Ray Bradbury never got around to completing the screenplay based on his poem “The Nefertiti-Tut Express.” The project languished for years. He tried to recruit his friend Harlan Ellison to add dialog and direction, but Harlan was just as busy.
What is this tale? As Bradbury regaled a Caltech audience in 1976:
I have a friend, Chuck Jones, the cartoonist, who calls me all the time with revelations he finds in dictionaries and all kinds of reference books he is reading. He called me on the phone and said, “Ray,” and I said, “What?” He said, “Did you know?” I said, “No, tell me.” He said, “Did you know that when they were building the Trans-Egyptian Railroad across Africa 100 years ago and they ran out of fuel, they would stop the locomotive, run into the nearest graveyard, steal mummies out of the tombs, bring them back, shove them into the firebox of the locomotive, and use them as fuel to go across Egypt late at night?!” I said, “That’s great!” I threw down the phone, ran to my typewriter, and wrote a poem called “The Nefertiti-Tut Express”! Well, there’s a metaphor of survival, isn’t it? If a mummy works, you burn it. And all the Egyptian gods and goddesses haunt you across the desert forever after that.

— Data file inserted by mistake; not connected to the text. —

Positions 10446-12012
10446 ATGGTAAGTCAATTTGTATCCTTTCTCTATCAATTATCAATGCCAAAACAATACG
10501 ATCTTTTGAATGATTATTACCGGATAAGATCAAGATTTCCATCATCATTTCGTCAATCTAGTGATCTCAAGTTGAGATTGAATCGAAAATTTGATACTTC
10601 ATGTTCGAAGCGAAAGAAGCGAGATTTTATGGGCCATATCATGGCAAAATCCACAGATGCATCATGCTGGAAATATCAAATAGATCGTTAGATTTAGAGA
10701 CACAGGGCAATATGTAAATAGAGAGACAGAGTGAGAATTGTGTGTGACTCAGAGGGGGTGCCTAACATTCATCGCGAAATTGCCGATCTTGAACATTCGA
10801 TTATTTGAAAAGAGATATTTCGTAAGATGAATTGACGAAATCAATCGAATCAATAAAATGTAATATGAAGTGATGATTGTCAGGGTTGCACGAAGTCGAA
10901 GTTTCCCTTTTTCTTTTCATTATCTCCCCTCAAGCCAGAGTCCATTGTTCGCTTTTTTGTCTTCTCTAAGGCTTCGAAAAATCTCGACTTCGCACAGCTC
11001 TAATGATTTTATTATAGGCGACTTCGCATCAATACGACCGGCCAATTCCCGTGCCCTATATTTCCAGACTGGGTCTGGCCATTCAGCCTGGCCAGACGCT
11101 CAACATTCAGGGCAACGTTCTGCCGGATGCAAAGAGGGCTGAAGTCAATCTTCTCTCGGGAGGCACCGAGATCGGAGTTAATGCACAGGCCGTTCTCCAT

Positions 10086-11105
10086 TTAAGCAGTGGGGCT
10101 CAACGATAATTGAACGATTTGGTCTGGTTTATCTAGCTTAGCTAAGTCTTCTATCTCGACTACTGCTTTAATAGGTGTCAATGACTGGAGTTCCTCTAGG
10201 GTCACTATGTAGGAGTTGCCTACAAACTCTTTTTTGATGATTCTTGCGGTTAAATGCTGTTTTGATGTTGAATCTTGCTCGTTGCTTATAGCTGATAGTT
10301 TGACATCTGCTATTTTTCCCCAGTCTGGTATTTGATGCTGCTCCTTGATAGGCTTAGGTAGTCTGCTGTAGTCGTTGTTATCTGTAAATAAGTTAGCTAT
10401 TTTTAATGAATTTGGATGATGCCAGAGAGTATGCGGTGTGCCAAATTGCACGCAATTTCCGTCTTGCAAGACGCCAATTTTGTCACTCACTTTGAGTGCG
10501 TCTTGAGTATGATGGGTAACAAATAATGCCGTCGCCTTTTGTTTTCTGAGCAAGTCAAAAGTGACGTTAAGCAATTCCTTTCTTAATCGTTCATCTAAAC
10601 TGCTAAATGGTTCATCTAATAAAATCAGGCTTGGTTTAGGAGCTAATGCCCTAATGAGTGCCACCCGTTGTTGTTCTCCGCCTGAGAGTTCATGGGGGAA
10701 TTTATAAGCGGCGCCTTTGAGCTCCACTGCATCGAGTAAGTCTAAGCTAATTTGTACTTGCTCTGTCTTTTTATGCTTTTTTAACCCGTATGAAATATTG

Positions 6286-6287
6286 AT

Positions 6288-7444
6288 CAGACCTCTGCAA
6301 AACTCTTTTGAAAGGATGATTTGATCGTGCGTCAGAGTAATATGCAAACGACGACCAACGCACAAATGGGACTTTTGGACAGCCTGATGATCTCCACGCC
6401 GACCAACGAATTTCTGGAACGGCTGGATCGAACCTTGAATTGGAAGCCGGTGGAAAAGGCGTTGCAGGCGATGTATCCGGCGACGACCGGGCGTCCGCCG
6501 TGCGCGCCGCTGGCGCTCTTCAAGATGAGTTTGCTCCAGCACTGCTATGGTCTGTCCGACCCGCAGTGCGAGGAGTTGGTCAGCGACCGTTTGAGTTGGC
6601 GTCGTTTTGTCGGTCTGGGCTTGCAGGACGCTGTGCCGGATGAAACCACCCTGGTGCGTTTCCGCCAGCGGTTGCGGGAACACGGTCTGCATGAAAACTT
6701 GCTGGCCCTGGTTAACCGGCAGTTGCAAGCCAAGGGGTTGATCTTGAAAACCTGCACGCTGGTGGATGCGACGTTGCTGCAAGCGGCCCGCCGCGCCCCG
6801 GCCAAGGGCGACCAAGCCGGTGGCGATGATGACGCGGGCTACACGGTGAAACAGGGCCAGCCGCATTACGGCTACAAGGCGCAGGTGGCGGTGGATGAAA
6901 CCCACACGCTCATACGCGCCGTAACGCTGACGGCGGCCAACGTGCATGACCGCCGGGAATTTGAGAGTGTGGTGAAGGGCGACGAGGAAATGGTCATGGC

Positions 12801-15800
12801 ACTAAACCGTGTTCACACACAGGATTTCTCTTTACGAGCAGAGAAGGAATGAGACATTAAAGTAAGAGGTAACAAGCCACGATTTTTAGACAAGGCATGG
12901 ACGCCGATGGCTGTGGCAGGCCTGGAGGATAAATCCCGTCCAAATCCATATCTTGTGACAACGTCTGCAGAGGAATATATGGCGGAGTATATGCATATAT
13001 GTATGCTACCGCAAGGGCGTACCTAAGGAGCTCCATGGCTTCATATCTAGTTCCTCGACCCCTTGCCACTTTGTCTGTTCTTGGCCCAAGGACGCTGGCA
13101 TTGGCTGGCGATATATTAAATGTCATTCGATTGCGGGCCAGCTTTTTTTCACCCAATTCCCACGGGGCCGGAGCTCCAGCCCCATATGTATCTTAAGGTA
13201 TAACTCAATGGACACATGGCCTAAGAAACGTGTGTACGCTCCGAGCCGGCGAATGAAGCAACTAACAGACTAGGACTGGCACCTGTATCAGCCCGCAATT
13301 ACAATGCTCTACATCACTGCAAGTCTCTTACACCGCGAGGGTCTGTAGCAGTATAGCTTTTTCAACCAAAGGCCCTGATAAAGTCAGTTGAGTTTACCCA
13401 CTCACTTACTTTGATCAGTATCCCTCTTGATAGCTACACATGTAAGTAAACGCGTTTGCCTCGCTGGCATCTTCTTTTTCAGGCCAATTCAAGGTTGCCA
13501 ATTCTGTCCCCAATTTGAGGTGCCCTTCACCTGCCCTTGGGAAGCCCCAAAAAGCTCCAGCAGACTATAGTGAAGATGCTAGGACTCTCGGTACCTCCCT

Decades later, there is the promise of a finished edition, The Nefertiti-Tut Express: A Story in Screenplay, ”fleshed-out and reanimated through the artistic vision of Gary Gianni” and forthcoming from The RAS Press.
The story has that mythic quality of feeling so obviously true – Yes, of course that would have happened! – I never thought to question it.
Imagine my surprise when I discovered that Mark Twain (who may have been a little sharper than the rest of us despite never having written a blog) was openly skeptical about the legend, which is repeated in The Innocents Abroad —
I shall not speak of the railway, for it is like any other railway—I shall only say that the fuel they use for the locomotive is composed of mummies three thousand years old, purchased by the ton or by the graveyard for that purpose, and that sometimes one hears the profane engineer call out pettishly, “D—n these plebeians, they don’t burn worth a cent—pass out a King;”—[Stated to me for a fact. I only tell it as I got it. I am willing to believe it. I can believe any thing.]—
So whatever they had before urban legends were invented – whoppers, tall tales, fables? — it was one of those.
[Thanks to John King Tarpinian for the story.]